Incidentally, Woodbine cut Thursdays because handle was barely a million a day.  If they were to add Thursdays for B horses, it is doubtful they could do the same numbers Fort Erie does on Tuesdays.  They would be very similar for sure.
 
Weighing all these elements, it is reasonable to assume that the total cost of producing 40 race days per year at Fort Erie, including capital improvements and provision for lost wagering, is about $11.4 million annually. All in all, the panel believes an investment of public funds of this magnitude in the Fort Erie track would not reflect good public policy.

Lets see, according to published reports, Fort Erie costs around $16-18,000,000 a year to operate. Lets ignore this lost wagering bs, what I see with my Economics 101 background is that probably $12 million (lets low ball) goes directly into the local economy. Money that is produced from purses and betting stimulates the local economy in a much bigger way than just the $12 million (there is a multiplier effect) and keeps businesses stay afloat that are even remotely dependent on horsemen and racetrack workers. Take it away, and the reverse happens. Employment goes into the crapper, businesses go under, etc. Fort Erie would be in a recession. As for bad public policy, what does one dollar of investment do for Ajax Downs which handles one tenth a race Fort Erie does?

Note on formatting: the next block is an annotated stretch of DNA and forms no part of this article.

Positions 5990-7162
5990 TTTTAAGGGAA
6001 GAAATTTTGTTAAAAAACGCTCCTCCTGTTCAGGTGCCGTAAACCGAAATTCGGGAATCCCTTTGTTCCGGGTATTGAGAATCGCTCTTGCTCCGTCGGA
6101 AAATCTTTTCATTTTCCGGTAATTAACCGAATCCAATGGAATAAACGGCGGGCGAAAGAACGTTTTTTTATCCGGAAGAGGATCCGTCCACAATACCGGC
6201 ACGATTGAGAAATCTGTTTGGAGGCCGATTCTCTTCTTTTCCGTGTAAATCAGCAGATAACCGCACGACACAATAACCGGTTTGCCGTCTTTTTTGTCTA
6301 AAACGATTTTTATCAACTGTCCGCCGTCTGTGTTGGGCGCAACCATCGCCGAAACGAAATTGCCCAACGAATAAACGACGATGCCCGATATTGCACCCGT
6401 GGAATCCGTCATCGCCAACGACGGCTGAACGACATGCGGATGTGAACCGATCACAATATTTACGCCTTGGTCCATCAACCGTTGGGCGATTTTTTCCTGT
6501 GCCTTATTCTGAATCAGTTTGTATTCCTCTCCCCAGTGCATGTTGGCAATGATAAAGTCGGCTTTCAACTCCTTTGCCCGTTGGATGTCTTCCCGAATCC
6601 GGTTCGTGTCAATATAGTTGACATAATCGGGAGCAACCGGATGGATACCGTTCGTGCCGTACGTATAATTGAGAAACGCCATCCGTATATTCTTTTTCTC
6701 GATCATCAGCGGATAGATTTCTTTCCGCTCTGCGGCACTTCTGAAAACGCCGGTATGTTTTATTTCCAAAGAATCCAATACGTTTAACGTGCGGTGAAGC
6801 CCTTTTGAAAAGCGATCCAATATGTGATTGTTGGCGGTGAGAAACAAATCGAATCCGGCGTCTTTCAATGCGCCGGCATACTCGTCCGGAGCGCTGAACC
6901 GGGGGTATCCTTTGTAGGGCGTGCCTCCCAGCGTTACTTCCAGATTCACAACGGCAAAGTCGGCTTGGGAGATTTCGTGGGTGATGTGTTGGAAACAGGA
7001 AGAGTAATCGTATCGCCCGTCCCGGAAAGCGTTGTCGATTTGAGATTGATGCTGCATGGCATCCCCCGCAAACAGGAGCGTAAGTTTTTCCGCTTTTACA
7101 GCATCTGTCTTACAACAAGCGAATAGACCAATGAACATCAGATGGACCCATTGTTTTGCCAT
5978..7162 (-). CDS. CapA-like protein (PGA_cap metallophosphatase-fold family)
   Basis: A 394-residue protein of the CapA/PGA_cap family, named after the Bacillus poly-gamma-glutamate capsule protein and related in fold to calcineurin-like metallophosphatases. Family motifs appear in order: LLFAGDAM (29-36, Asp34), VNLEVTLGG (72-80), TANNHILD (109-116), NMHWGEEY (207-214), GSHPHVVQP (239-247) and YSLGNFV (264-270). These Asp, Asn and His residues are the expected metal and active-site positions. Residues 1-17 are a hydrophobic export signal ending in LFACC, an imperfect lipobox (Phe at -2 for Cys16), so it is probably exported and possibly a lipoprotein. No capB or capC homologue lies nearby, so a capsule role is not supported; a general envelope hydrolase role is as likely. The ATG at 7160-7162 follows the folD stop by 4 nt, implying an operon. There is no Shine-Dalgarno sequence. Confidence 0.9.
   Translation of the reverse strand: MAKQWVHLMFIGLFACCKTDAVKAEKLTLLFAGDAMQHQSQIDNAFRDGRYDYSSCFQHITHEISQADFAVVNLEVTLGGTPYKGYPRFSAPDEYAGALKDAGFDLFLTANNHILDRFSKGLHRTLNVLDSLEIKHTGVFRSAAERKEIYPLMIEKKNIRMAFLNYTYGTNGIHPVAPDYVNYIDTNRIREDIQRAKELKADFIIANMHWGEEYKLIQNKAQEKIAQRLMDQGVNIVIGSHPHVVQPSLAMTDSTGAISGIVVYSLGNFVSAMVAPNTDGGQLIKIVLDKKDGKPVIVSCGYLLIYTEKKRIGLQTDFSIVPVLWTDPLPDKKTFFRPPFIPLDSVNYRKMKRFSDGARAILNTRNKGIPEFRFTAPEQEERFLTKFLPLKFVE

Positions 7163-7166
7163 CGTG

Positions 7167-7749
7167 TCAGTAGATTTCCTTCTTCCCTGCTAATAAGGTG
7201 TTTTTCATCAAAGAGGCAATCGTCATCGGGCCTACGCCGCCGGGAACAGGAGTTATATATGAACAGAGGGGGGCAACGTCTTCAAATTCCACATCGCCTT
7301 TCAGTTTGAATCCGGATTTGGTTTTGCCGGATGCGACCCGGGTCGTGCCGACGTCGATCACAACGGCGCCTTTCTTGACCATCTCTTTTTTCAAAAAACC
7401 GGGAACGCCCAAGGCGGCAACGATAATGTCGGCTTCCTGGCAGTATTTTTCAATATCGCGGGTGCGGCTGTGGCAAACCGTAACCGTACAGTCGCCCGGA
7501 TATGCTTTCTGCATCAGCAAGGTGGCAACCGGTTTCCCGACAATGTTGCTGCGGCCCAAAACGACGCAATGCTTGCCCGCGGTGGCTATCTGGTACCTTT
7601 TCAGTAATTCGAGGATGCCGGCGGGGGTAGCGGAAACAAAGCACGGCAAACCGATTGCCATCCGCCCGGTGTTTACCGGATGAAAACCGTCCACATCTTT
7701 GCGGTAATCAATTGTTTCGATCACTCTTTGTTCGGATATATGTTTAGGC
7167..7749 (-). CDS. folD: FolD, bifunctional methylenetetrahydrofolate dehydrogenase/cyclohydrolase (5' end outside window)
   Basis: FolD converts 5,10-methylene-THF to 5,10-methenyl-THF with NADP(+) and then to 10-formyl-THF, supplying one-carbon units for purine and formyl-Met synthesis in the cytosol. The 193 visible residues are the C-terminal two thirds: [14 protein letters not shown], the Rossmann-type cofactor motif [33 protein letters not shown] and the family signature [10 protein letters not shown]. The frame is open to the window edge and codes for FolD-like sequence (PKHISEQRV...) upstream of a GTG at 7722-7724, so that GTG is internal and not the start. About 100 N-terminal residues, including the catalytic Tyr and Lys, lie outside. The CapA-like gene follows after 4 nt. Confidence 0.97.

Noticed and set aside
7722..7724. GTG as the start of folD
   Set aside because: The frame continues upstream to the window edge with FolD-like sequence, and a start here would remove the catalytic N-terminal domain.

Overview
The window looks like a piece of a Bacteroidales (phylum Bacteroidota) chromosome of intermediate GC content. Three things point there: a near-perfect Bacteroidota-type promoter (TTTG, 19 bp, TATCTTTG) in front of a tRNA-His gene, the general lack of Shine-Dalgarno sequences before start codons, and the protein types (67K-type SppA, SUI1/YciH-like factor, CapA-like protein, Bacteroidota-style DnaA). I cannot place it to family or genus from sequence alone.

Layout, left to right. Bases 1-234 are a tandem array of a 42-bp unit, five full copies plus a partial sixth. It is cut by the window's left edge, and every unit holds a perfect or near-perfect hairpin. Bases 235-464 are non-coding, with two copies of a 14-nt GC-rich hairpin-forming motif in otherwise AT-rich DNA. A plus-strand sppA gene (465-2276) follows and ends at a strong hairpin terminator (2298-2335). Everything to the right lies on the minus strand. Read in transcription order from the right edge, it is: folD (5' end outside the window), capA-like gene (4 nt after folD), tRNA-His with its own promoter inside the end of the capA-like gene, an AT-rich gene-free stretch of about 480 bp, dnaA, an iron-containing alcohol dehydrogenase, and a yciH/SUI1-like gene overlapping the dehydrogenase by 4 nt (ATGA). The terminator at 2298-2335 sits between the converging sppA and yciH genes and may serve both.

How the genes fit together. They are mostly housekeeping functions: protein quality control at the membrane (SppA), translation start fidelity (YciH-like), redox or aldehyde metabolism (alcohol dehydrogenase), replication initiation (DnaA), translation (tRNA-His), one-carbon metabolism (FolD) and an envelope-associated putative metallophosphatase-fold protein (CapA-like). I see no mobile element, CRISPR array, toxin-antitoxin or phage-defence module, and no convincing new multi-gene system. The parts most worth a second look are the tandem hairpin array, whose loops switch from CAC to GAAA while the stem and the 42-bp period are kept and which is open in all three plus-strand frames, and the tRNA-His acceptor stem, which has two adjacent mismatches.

Racing at Woodbine receives stronger support from horseplayers and creates more net investment and employment opportunities. While Fort Erie does create on-track jobs, the panel notes that the required funding of $11.4 million would support a payroll of only $3 million. It is the view of the panel that this does not meet the test for a positive return for Ontario taxpayers.

More disingenuous nonsense. Eliminate Fort Erie, and many of the horsemen in Fort Erie will go to the US, some workers will look for public support (welfare, etc.), those owners who bring in horses from the US, will not, there will be less horses, less employment, and the numbers will get even worse over time at Woodbine as owners will be getting out of the game. The $11.4 number again. They must really want Fort Erie to close!